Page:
Edvard Munch

Edvard Munch

He was five years old when his mother died, nine years later his older sister died. Both the victim of tuberculosis.

Edvard was often ill himself during childhood. Illness, sickness and death made their impression on him as he was growing up. His schooling was irregular and the home became the center of his early years. Here he got his first schooling, it was here he first learned to draw. The home experience and the family became the focal point of his most important subjects later as a mature artist.

Munch is Norway's undisputed international artist. Unlike most of the other great painters he had hardly any formal artistic training. In 1882-1883 he painted in a collective together with other young artists in Kristiania (now Oslo) and got advice from Christian Krogh. In 1885 he received economic support from Frits Thaulow for the purpose of traveling to Paris where a 3-week stay gave him impulses beyond the prevailing naturalistic landscape paintings.

While developing his own style he was severely criticized by critics and public alike.

His friend Christian Krohg was among the few that defended him:

"He paints, or rather regards, things in a way that is different from that of other artists. He sees only the essential, and that, naturally, is all he paints.

For this reason Munch’s pictures are as a rule ‘not complete’, as people are so delighted to discover for themselves.

Oh, yes, they are complete. His complete handiwork. Art is complete once the artist has really said everything that was on his mind, and this is precisely the advantage Munch has over painters of the other generation, that he really knows how to show us what he has felt, and what has gripped him, and to this he subordinates everything else."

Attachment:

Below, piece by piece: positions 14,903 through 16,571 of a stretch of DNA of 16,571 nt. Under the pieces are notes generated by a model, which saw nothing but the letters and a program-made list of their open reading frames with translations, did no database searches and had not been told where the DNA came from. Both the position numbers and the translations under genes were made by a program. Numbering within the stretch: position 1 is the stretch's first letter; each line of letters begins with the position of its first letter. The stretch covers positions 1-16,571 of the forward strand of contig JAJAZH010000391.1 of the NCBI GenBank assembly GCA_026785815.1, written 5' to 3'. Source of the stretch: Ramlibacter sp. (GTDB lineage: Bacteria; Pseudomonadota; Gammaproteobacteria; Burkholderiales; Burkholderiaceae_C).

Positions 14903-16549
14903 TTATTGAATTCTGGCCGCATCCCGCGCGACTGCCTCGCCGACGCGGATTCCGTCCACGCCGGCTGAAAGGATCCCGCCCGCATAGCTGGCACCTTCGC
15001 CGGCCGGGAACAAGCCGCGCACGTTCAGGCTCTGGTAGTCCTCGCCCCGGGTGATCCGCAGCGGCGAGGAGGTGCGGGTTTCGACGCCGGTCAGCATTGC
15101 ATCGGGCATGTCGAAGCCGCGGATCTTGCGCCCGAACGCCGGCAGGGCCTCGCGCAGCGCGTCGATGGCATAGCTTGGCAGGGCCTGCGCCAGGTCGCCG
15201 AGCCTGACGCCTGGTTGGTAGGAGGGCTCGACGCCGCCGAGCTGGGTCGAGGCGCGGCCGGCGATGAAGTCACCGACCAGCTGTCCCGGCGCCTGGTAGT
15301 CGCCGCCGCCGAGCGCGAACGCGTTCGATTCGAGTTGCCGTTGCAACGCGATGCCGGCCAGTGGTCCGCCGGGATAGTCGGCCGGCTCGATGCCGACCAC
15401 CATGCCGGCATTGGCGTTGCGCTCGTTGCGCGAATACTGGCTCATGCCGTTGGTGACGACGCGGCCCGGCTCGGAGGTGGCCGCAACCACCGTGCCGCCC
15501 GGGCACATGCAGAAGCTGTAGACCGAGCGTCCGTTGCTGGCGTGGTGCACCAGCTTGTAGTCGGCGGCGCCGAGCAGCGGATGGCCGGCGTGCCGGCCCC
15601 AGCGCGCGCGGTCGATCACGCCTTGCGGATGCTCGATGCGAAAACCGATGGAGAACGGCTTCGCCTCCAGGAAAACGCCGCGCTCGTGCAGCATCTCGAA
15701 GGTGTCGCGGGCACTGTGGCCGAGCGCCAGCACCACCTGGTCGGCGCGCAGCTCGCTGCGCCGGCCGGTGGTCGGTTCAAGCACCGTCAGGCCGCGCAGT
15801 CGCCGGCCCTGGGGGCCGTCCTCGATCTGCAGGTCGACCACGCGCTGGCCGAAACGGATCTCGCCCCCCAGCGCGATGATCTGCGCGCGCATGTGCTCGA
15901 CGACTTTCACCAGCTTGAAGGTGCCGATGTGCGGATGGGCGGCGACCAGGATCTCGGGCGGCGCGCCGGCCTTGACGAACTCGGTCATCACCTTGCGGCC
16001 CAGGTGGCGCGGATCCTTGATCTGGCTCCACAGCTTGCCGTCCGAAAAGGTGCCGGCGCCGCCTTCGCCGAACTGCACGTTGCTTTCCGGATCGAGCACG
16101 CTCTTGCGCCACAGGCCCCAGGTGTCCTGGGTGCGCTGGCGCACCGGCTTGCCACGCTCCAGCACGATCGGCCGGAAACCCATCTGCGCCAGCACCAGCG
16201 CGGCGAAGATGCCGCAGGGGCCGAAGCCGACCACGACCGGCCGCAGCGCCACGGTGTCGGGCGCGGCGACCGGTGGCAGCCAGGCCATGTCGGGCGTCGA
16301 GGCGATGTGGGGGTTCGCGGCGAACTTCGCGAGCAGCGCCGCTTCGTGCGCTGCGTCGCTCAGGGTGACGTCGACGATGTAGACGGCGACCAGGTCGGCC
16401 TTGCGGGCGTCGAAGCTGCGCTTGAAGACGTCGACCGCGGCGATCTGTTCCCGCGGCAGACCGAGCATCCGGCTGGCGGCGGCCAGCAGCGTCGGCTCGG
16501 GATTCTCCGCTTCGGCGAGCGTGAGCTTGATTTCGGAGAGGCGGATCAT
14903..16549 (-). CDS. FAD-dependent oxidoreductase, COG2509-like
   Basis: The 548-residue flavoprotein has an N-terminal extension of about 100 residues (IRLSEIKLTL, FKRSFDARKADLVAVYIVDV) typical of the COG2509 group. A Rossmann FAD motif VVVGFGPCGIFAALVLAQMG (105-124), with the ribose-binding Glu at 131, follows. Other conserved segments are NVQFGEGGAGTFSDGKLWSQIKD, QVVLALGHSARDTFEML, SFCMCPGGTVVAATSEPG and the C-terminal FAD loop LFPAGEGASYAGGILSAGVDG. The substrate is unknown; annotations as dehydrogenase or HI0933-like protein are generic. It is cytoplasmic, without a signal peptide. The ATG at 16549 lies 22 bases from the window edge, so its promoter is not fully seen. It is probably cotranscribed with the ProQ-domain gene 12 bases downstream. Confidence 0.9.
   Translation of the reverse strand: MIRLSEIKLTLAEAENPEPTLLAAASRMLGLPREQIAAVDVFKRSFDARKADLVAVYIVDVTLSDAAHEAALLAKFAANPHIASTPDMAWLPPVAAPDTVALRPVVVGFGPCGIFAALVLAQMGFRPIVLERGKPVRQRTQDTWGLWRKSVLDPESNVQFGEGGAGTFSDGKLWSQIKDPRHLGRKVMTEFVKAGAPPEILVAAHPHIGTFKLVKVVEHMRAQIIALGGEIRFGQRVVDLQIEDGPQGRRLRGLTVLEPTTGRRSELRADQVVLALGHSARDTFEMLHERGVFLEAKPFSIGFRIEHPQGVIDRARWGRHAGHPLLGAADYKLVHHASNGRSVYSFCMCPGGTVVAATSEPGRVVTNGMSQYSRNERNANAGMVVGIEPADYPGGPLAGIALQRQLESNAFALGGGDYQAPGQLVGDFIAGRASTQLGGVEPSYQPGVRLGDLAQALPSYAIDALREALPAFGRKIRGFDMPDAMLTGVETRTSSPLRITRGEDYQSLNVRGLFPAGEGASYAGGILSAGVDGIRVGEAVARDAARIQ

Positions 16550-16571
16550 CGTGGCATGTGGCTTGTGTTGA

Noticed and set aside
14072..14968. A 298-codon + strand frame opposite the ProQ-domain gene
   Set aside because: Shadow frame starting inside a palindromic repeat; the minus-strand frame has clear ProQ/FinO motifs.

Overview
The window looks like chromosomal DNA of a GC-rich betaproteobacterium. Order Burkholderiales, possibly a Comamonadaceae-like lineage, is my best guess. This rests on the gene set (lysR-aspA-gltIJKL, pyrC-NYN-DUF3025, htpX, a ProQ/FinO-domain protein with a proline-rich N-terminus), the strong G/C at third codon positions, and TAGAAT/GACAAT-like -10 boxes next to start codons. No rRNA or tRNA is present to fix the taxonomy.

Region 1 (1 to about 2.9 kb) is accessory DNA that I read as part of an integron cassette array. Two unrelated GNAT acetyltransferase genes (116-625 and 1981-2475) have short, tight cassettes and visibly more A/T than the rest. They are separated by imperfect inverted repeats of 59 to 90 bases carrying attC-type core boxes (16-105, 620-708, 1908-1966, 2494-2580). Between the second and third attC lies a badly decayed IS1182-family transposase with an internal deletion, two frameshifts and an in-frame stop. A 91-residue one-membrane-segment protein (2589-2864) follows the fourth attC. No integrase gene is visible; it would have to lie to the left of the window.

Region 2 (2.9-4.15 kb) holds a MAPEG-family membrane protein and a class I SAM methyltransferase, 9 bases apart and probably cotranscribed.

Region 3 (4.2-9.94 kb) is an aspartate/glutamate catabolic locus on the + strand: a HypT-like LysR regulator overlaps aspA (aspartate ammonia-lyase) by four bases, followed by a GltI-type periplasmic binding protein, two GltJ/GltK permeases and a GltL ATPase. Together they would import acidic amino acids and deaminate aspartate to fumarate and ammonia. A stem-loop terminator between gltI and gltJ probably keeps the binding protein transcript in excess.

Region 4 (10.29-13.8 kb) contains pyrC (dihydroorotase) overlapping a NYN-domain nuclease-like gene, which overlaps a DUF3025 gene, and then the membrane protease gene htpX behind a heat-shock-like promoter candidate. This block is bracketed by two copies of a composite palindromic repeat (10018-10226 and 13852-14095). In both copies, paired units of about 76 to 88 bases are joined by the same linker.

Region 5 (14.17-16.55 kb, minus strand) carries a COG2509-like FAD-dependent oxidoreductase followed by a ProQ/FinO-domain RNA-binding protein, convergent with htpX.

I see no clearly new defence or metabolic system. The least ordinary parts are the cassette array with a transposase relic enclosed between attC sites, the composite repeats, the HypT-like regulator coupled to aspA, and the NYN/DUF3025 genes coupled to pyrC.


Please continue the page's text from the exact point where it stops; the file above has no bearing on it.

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The Sun, 1912
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On his return home he produced three paintings - The sick child, The Day after and Puberty. They were all completed in 1886 and marked a decisive turning point. He himself characterized The sick child as a cornerstone of his artistic development.

Edvard Munch said of the painting: "In it I forged a new path, it was a breakthrough in my art. Most of what I have done since found its birth in this painting... On the day of the opening when I entered the gallery people were crowded in front of the painting - I heard cries and laughter." Quoting the artist's own words.

Edvard Munch

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